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Jakarta Post

COVID-19 and environmental challenges: Two sides of a coin

  • Rahmat Hidayat Efendi

    -

Jakarta   /   Wed, October 7, 2020   /   08:09 am
COVID-19 and environmental challenges: Two sides of a coin Workers carry the coffin of a COVID-19 victim amid heavy rain at Pondok Ranggon public cemetery in East Jakarta on Oct. 2. The Jakarta administration has begun the two-month project of expanding the burial area for COVID-19 patients. In the first phase of expansion, the administration cleared 7,141 square meters. JP/PJ Leo (JP/P.J. Leo)

The number of COVID-19 cases continues to increase rapidly in Indonesia, while some Southeast Asian neighbors are beginning to live normally and moving closer to winning the battle against the pandemic. Almost every day, Indonesia continues to peak off the chart in the region, which comes as no surprise at all. 

Taking a step back, when the pandemic began to take the world by storm, come countries were adept at tackling the pandemic, while Indonesia responded slowly and even looked reluctant to announce the current state. As a consequence, COVID-19 transmission escalated, while lax health protocols saw many adopt a terserah (whatever) attitude, as they felt frustrated by the government’s inconsistent policies.

Looking at the prolonged health crisis, we cannot dismiss the striking similarity to how the government responds to environmental problems. Indonesia’s long-standing environmental problems, such as climate change, air and water pollution and deforestation, have been placed on the back burner, putting us in a state of terserah

These environmental problems are no less important than COVID-19 and require an immediate response, as they may increase the risk of a future pandemic. With great aspiration, this pandemic could steer Indonesia into a green recovery, and that merits a discussion on how to address the existing environmental challenges after learning from our COVID-19 experiences.

The agonizing experience of dealing with COVID-19 thus far should be a call to be extra mindful that there are environmental concerns that are equally worth our attention. However, a major drawback is that the government seems confident that everything is under control. 

Health Minister Terawan Agus Purwanto assured the public late in January that Indonesia was more than ready to handle the outbreak and he even repeatedly stated that there was no danger, as the coronavirus was just like a common cold.

Seven months later, by the end of September 2020, Indonesia had recorded the highest case number and death toll in Southeast Asia.

This exactly reflects the existing environmental challenges we face today. Indonesia’s neglect and its overconfidence and that environmental problems are under control are completely misplaced and should stop.

Ironically, unlike COVID-19, Indonesia’s environmental problems are not unprecedented. We have the annual Jakarta floods that no governor has ever coped with. 

Another interesting case that is similarly alarming is the seasonal haze. For more than two decades, the smog greets everyone every year on a not-so-happy morning, as many continue to set alight forests and farmland because it is the cheapest way of clearing land for plantation.

Each of these environmental problems records new worst cases almost every year, which has left Indonesians, again, with a terserah mentality.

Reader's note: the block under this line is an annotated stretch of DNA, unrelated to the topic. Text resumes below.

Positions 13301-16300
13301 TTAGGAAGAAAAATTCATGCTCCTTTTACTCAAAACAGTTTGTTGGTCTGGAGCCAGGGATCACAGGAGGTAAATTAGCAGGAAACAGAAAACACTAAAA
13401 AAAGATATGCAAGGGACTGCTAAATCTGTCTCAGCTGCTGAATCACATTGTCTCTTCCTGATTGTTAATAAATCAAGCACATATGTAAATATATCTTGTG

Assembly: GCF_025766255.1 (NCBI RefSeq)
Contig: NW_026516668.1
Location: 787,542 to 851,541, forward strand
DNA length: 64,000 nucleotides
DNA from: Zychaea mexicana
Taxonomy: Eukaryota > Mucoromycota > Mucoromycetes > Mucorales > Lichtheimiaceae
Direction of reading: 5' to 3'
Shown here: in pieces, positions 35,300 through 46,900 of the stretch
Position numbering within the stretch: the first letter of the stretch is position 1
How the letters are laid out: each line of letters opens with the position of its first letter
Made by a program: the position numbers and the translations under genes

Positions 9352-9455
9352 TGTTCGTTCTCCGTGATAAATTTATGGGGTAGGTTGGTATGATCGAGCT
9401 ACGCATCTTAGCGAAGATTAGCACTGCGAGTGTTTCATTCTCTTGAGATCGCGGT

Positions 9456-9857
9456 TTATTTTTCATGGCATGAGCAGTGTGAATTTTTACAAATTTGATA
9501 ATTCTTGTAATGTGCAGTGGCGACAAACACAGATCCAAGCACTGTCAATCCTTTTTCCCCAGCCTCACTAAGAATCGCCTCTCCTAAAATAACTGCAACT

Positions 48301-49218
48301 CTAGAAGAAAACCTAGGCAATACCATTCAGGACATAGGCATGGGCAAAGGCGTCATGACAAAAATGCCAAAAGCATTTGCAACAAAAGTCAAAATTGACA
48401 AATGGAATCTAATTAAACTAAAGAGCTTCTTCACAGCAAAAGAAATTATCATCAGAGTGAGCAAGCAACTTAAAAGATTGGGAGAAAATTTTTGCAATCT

COVID-19 has plunged the world into a recession. The Indonesian government therefore prioritizes the economic recovery over the pandemic. Similarly, the choice of prioritizing the economy over the environment is not a foreign concept here. For instance, the seasonal haze is a result of the large-scale development of peatlands, which started in the 1960s as a result of population and land pressure for agriculture. But this environmental problem, which impacted the wellbeing of the people, was commonly seen as an acceptable trade-off for economic growth.

A new plan to develop food estates further indicates the government’s option for the economy over the environment. The project will tentatively clear 900,000 hectares of land in Central Kalimantan, and if not handled properly, could be a beacon to another disaster waiting to happen.

According to a study published in 2002, the amount of carbon dioxide Indonesian forest fires spewed into the atmosphere in 1997 equaled 13 to 40 percent of the average annual global emissions from fossil fuels.

Surely, we should not have to endure a severe environmental crisis in the future.

Therefore, if President Joko “Jokowi” Widodo could give an advice on local COVID-19 restrictions during a Cabinet meeting at the State Palace to not rush in shutting down a city, regency or certain area based on data to make a more effective policy, it is equally fair to demand of his administration that we should not rush in shutting down a forest or certain area without a comprehensive environmental impact assessment.

No one can predict what crises we will face in the future, but the number of fatalities and material losses can be lessened if we have well-devised and science-based policies. This can also be done through community preparedness on handling the disaster and in acting quickly and boldly.

Let this COVID-19 be a lesson learned, so as to secure a sustainable and resilient future. 

Finally, the economic recovery is not easy given socioeconomic pitfalls. 

As the government is pursuing post-pandemic recovery with greater inclusivity, resilience and sustainability, it is our hope that the same applies to addressing the environmental challenges. 

The world is a better place when we see each other’s smile – not covered with a mask.

 

External economic relations officer at the ASEAN Secretariat. The views expressed are his own.

Disclaimer: The opinions expressed in this article are those of the author and do not reflect the official stance of The Jakarta Post.